21. Voltage: Lowest Overhead • Leverages existing mail infrastructure • Messages delivered using normal mail flow • No new webmail/parallel mail infrastructure to manage, scale • Other solutions are equivalent to running an entirely new Exchange/Notes system • Self-provisioning authentication • No IT/administrative action required to enroll new users • No need to select delivery methods • Same messages can be viewed with client or Zero Download Messenger • No additional headcount required • Voltage customers report 0.1 FTE required

  22. Identity-Based Encryption (IBE) • IBE is an old idea • Originally proposed by Adi Shamir, co-inventor of the RSA Algorithm, in 1984 • First practical implementation • Research funded by DARPA • Boneh-Franklin Algorithm published at Crypto 2001 • Based on well-tested building blocks for encryption: PKCS #7, S/MIME(CMS), 3DES, AES, SHA-256, DSS, SSL • Industry acceptance • Over 200 scientific publications on IBE/Pairings • Dan Boneh awarded 2005 RSA Conference Award for Mathematics • Standardization Efforts • IBE being standardized by NIST and IEEE 1363.3 • IETF S/MIME?

  23. Voltage IBE breakthrough Highest system usability • No certificates – no CRLs: ease of use for administrators and end users Lowest operational impact • No new directories or resources required to manage system Fully stateless operation • Keys dynamically generated – no storage required - simplifies disaster recovery, retention and backup Most flexible mobility architecture • Architected for “occasionally-connected” users: full online and offline usage Most scalable architecture • Server scalability not limited by number of messages

  24. IBE and PKI • Voltage Security • Identity-Based Encryption • IBE and PKI • Comparing IBE and PKI • Combining the Two • The future of IBE • Voltage and the DoD/DHS

  25. Public Key Infrastructure • Working client side PKI Deployments are few • Mainly government and defense • A few large companies • These deployments have major issues • Deployment Cost • Certificate Revocation • Content scanning is still an unsolved issue(e.g. for filtering mail for viruses, spam or audits) • Difficult to use • Can IBE help? • Yes, IBE solves many of the issues of PKI

  26. Certification Authority Certificate Server StoreCertificate CA Signing Key CA Public Key RecoveryServer Send Public Key, Authenticate ReceiveCertificate Look up Bob’s Certificate, Check revocation Store Bob’s Private Key Public Key InfrastructureCertificate Server binds Identity to Public Key CA Public Key Bob’s Private Key Bob’s Public Key alice@a.com bob@b.com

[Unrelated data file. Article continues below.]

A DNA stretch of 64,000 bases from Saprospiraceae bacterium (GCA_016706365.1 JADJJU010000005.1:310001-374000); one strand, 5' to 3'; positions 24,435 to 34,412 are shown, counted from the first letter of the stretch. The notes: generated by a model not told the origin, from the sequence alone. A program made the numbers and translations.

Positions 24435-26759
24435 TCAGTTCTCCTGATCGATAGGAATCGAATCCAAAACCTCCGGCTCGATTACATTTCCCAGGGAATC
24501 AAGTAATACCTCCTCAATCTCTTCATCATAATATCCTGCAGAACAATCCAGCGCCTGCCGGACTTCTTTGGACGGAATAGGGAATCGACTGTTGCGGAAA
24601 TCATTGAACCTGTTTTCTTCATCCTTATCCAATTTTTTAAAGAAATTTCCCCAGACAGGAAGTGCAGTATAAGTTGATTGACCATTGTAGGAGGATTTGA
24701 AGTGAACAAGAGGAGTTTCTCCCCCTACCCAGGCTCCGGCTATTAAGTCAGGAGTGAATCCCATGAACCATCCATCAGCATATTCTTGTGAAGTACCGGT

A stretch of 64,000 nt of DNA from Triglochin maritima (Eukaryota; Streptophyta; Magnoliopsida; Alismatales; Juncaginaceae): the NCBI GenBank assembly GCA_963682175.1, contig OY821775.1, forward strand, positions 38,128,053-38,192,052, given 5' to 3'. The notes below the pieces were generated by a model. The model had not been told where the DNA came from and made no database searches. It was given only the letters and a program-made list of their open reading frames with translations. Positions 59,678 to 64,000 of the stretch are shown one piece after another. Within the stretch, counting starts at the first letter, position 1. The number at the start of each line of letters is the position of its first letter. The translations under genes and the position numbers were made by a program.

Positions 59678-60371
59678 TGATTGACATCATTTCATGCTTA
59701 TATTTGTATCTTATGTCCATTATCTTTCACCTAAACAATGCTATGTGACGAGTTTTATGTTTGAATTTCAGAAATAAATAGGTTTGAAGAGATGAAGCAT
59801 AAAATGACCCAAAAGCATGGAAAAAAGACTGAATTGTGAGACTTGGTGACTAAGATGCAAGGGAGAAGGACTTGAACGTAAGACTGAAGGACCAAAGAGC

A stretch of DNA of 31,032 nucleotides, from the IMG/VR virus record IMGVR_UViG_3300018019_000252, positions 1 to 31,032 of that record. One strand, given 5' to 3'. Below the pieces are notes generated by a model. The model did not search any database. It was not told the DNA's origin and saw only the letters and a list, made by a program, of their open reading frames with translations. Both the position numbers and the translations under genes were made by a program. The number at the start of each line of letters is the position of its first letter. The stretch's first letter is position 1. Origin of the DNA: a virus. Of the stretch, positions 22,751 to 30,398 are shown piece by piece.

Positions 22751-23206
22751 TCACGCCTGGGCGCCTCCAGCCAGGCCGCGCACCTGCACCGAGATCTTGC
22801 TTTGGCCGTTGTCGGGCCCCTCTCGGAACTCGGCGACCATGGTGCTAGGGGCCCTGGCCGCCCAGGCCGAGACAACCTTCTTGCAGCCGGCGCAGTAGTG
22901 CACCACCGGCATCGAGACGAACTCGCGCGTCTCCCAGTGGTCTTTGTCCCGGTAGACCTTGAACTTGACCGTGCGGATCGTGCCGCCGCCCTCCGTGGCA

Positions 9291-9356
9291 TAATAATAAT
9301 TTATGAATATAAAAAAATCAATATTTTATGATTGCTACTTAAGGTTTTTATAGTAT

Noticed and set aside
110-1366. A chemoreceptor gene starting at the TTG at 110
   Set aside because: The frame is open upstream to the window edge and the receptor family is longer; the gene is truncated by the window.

27. X Certificate Server StoreCertificate X RecoveryServer Look up Bob’s Certificate, Check revocation Store Bob’s Private Key Identity Based EncryptionBinding of Identity to Key is implicit IBE Key Server Master Secret Public Parameters SendIdentity, Authenticate ReceivePrivate Key Public Parameters Bob’s Private Key alice@a.com bob@b.com

  28. IBE vs. PKI – Practical Implications • IBE has no Certificates and Certificate management • No certificate server • No certificate lookups for the client • No certificate (or key) revocation, CRLs, OCSP etc. • Instead, IBE uses short-lived keys. PKI can’t do this because this would compound lookup problem • PKI requires pre-enrollment • In PKI, recipient must generate key pair before sender can encrypt message • IBE is Ad-Hoc capable, a sender can send message at any time • IBE eliminates encryption key recovery/escrow server • Most PKI applications require access to private keys(e.g. Lost keys, Financial Audit, Virus Filtering etc.) • Key server can generate any key on the fly

  29. IBE and PKI – Strengths and Weaknesses Where to use PKI • Inside the organization • For maximum security/high cost deployments • Mainly authenticationand signing Public Key Infrastructure (PKI) • Expensive to deploy and run • Requires pre-enrollment • Issuing certificates • Works well for authentication • Can be made highly secure through smart cards Identity-Based Encryption • Ad-hoc capable • requires no pre-enrollment • software only • Powerful for encryption • no key-lookup • revocation is easy • Content scanning easy Where to use IBE • Inside or outside the organization • For any level of security • Where encryption/ privacy is important

  30. Policy-Driven Encryption Who is it from? What company is it to? Who is it to? Does the sender want to encrypt? What does it say?

  31. Sample Policies • Encrypt all traffic to xyz.com • Encrypt from john@co.com • Encrypt all ePHI (lexicon) • Encrypt if subject contains “confidential” • -OR- • Encrypt all unless opt-out Policy-Based Encryption • Policy-based encryption • Controlled by administrators • Automatically enforced based on message flow and/or content • Can also allow users to opt-in, or opt-out based on keywords (no client s/w) • At the network edge • Encryption decision occurs at the boundary to minimize exposure and maximize transparency • A powerful tool for compliance